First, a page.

There are so many stories bubbling under the surface of commonplace events, just waiting to boil over. Well, I guess the Beatles playing D.C. wasn’t necessarily “commonplace.” But it’s not one of the major moments that spring to mind when thinking about the Beatles in America – you spend those thoughts on the Ed Sullivan Show and Shea Stadium.

Every story in this oral history is fascinating, but these were my favorites:

John B. Lynn, son of the Washington Coliseum’s owner: “It was such an unusual event and it was a windfall. He [his dad, the owner] took the profit and used it to buy my mother a new Lincoln Continental convertible for her birthday. We came home from school and he said, ‘The Beatles concert bought that for your mother.'”

I can just picture a dad pointing to the awesome new car in the driveway, shrugging and thanking the Beatles for a new car.

Linda Binns Liles, who was nine years old that day and rode the train from New York to Washington in the same car as the Beatles:  “I introduced myself to Ringo Starr and promptly sat down and started talking with him. ‘You went to New York for the first time? So did I.’ We had a normal conversation. I was sure he was interested in my fourth-grade teacher as much as I was interested in what he was doing. Paul McCartney, who had me calling him Uncle Paul, asked me if I was coming to their D.C. concert, and I was like, ‘No, I’ve got to go to school tomorrow.’ I was perfectly serious.”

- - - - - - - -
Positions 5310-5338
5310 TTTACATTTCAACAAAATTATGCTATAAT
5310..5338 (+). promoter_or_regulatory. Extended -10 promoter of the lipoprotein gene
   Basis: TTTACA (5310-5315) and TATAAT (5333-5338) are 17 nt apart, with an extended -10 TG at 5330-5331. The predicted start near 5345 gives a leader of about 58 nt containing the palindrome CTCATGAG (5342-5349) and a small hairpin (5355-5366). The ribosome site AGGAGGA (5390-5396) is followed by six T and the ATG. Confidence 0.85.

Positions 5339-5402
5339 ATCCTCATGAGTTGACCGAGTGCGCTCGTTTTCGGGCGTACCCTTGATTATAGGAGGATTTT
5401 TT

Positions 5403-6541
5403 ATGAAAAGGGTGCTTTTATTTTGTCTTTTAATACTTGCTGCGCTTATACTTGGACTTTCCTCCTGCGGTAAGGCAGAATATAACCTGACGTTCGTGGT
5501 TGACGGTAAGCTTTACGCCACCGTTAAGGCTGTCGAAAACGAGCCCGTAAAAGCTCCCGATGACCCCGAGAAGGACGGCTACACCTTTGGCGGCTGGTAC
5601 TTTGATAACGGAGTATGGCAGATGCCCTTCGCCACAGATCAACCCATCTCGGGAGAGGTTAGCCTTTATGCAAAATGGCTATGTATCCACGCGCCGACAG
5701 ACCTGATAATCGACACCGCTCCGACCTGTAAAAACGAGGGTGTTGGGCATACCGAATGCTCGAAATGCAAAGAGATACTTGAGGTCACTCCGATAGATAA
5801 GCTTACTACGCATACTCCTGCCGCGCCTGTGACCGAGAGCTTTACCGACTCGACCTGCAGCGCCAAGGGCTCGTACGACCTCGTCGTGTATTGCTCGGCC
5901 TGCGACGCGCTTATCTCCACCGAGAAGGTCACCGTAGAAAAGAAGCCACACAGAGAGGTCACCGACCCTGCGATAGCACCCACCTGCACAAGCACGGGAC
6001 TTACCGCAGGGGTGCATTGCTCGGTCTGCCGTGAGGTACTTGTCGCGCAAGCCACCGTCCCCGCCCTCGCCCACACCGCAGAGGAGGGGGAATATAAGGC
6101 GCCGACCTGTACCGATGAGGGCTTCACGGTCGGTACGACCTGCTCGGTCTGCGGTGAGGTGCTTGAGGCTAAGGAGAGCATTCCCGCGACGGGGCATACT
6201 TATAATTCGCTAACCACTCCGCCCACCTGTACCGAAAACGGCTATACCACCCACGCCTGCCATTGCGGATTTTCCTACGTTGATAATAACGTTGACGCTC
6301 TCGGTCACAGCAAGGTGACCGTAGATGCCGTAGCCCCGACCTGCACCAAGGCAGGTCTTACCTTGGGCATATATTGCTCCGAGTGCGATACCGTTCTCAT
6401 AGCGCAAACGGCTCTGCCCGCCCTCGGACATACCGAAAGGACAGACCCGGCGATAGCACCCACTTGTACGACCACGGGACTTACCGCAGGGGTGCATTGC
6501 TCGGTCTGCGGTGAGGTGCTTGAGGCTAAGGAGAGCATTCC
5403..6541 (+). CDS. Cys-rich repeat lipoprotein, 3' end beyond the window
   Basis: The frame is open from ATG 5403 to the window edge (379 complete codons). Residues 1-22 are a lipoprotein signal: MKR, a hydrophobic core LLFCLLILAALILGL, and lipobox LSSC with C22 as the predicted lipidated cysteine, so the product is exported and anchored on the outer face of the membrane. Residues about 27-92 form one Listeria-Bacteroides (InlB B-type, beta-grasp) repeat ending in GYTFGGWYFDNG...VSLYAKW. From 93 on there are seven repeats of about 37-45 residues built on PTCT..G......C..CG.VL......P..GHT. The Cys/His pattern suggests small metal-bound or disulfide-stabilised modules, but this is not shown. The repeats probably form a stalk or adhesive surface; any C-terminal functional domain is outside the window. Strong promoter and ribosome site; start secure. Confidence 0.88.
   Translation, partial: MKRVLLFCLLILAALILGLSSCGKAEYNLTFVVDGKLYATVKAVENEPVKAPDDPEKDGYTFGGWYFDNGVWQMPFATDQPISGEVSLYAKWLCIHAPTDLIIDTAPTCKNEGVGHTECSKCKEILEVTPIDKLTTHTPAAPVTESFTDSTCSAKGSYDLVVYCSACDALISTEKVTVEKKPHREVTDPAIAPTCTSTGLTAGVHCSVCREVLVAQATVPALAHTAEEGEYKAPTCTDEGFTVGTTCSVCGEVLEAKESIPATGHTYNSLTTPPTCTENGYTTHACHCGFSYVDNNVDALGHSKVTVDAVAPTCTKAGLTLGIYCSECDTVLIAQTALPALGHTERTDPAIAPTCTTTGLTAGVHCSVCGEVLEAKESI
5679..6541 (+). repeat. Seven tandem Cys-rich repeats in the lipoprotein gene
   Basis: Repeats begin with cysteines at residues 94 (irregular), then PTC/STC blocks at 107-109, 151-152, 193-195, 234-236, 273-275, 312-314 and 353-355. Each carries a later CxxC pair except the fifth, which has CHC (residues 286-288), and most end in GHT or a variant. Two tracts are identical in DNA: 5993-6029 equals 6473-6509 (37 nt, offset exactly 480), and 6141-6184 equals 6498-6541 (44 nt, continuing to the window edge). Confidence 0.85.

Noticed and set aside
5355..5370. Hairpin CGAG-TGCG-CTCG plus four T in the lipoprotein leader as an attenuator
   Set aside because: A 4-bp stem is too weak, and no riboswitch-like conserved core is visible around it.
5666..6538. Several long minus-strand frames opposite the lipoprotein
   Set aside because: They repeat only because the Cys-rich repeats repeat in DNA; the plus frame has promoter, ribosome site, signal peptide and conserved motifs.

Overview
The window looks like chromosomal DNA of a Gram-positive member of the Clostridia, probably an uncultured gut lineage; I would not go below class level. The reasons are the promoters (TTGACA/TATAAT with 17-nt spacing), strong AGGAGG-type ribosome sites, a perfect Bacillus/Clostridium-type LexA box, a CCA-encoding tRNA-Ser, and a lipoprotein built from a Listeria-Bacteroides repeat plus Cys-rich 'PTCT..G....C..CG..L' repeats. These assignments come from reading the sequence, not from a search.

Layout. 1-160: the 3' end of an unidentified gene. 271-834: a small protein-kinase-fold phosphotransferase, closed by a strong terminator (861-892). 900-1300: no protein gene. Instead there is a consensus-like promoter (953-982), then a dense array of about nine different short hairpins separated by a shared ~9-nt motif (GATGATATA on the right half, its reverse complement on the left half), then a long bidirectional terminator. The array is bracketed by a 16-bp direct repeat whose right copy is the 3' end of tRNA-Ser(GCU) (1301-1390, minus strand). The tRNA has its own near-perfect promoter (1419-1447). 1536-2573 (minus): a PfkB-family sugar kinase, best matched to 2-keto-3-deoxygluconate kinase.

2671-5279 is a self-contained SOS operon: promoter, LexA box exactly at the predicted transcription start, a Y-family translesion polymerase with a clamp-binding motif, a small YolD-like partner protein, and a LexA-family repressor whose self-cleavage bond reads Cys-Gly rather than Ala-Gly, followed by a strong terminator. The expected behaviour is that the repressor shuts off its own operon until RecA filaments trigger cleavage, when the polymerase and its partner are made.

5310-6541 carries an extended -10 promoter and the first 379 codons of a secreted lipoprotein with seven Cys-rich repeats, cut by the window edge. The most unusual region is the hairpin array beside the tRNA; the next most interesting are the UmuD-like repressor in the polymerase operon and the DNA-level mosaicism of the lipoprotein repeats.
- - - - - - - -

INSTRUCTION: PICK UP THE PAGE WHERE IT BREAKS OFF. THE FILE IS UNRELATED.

I love how this captures the newness and thrill of America for the Beatles. “You went to New York for the first time? So did I.” Ringo could not have said anything more perfect. Liles’ story brings the spectacular train scene from A Hard Day’s Night to mind.

I also loved a quote from Paul, still dripping with that Hard Day’s Night cynicism when remarking on the tone of press conferences the band did in the United States: “The press conferences were quite funny. It was always: ‘Hey, Beatles, is that hair real, or is it a wig?’ Well, that’s a very good question, isn’t it? How dumb are you? But we didn’t mind it at all. We expected it. It was a completely different world. It’s not like now where you’ll find all these kids writing for the Internet. It was elderly, balding gentlemen who smoked a lot — grown-ups looking disapprovingly at the children having too much fun. We knew it wasn’t hard to beat that kind of cynicism. It was like a chess game. And the great thing was, being four of us, one of us could always come up with a smart-ass answer.”

America enthralled the Beatles, but they still knew what they were going to get. They were in on the joke, and they played along, giving us so many wonderful stories to remember in the process.